l(0.5CH4 + 0.5C02)+ (0.7748N2 + 0.205902 + 0.0003c02 + 0.019H2O ^ (8 U)
Exit gas composition of the combustor may be shown using Eqs. (8.12)-(8.15). 0.7748
Solving the energy balance around the control volume enclosing the combustor, as shown in Eq. (8.16), A hence exit gas composition may be calculated.
0 = -0.02 • nf • LHV+ nf • hf + nc i • hc i - nco • hc o (8.16)
The first term in the right-hand side of Eq. (8.16) denotes the assumed heat loss from the combustor.
The total GHG emissions from a landfill site, where a gas turbine is used for electricity production, may be calculated using Eq. (8.9), if the mGHG.ICE is replaced with mGHG.GT which is shown in Eq. (8.17).
(t/365)x| mtfrgen x-=-x-- I + (1 -t/365)xm„TT„ _
126.96.36.199.3 Solid oxide fuel cell
GHG emissions per LFG entering the system may be found using the SOFC model developed by the authors (Colpan et al., 2007). This SOFC model may be described as follows. The gas composition of the fuel channel exit can be found using chemical equilibrium equations and the relation between the electric current and the molar flow rate of hydrogen that is utilized. Then, the air utilization ratio, which measures the amount of excess air that should be sent to the air channel to carry away the unutilized heat in the fuel cell, is calculated. Hence, cell voltage, work output of the cell, and electrical efficiency of the cell are found. After finding the GHG emissions from the SOFC, the total GHG emissions from the landfill site may be calculated in a similar method as conducted with ICEs and gas turbines.
8.4.3 Comparison of LFG utilization technologies
The authors propose three parameters for comparing the usefulness of technologies in reducing the global warming in landfill sites. The first parameter is called 'GHG reduction ratio', as shown in Eq. (8.18). This ratio quantifies the GHG emission reduction when an active collection system is used. If there is no emission from the landfill site when an active system is used, this ratio is equal to 100%. If this ratio is equal to 1, it also means there is no contribution to global warming from this landfill site.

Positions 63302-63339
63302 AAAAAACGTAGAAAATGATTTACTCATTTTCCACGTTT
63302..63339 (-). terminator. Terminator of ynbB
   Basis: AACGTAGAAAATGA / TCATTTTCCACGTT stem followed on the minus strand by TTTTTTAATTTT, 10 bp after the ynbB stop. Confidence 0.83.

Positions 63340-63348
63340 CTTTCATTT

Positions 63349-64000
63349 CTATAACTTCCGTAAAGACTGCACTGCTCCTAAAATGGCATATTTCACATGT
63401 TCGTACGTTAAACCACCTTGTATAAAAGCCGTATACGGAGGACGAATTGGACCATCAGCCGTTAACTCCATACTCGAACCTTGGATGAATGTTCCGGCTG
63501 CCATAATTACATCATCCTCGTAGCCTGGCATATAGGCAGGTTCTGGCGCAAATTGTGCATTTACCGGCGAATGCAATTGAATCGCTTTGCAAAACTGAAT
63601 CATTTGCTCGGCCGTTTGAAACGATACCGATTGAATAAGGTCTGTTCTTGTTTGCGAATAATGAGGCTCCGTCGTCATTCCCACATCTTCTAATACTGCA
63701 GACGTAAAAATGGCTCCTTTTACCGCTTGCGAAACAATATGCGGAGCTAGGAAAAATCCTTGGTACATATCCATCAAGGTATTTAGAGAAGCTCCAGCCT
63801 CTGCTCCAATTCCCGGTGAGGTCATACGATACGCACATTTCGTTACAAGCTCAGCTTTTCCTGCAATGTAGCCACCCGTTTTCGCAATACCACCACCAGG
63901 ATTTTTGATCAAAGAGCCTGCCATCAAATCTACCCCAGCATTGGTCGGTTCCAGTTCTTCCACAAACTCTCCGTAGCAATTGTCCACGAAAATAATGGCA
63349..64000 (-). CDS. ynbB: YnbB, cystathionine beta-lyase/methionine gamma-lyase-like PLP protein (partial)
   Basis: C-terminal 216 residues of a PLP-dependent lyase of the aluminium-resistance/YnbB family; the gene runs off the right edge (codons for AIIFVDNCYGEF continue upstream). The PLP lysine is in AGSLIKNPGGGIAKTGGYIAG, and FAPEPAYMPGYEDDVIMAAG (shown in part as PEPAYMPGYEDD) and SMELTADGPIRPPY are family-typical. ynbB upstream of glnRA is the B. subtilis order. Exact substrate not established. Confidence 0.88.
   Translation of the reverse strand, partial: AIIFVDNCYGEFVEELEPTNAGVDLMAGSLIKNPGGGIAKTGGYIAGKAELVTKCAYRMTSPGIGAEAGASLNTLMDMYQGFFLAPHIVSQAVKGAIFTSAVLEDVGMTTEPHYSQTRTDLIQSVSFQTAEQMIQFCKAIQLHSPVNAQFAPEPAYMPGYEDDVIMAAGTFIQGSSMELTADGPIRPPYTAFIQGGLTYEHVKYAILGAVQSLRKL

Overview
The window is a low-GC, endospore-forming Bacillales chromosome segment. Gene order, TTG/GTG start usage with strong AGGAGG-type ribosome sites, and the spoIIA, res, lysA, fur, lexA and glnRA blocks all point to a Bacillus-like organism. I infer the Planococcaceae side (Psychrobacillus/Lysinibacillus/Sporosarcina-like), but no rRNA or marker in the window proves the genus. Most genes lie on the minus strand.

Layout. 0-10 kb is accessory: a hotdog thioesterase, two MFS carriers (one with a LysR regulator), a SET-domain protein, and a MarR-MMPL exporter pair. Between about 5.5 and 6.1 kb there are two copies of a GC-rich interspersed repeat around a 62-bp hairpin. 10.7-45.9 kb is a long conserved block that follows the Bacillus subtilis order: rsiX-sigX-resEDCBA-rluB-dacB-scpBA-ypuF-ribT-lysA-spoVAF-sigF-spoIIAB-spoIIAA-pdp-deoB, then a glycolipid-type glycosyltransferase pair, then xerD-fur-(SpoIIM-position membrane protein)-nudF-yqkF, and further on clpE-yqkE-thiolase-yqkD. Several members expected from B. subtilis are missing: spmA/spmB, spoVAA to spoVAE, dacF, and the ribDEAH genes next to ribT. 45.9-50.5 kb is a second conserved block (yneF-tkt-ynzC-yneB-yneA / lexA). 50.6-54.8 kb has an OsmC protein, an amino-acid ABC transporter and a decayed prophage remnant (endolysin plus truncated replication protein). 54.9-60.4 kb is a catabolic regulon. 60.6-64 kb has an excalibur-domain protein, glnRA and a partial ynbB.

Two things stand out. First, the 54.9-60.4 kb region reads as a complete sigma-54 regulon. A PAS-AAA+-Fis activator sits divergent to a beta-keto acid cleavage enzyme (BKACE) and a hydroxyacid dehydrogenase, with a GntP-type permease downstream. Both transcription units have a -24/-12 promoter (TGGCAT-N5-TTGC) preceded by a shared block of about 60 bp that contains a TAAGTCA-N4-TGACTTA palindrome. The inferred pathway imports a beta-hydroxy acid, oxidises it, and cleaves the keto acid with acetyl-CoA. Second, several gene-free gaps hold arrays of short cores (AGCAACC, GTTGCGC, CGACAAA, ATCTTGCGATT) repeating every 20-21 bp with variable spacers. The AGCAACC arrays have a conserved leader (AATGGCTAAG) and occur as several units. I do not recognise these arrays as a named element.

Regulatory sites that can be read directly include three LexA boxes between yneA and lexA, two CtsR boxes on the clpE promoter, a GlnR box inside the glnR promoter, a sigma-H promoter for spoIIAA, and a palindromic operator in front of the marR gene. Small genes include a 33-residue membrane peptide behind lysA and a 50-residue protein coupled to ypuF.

The second parameter is called 'specific lifetime GHG emission' which may be defined as the ratio of the total GHG emission from the landfill site in its lifetime to the total amount of useful energy produced from LFG. This ratio is shown in Eq. (8.19) and is useful to compare GHG emissions for the same amount of power produced from different technologies. From the point of view of global warming and energy, the lower the ratio is, the more effective the technology is.
n + m ixncoll xr/365xhhv/3.6xnel
CH4.gen CO2.gen) coU el
The third parameter is called environmental impact factor, which could be used to rank the electricity generation technologies according to their effectiveness in reducing the greenhouse gases. This ratio changes between 0 and 1. If it is equal to 1, it means it is the least effective way to reduce the greenhouse gases among the possibilities that have been studied. This parameter is shown in Eq. (8.20).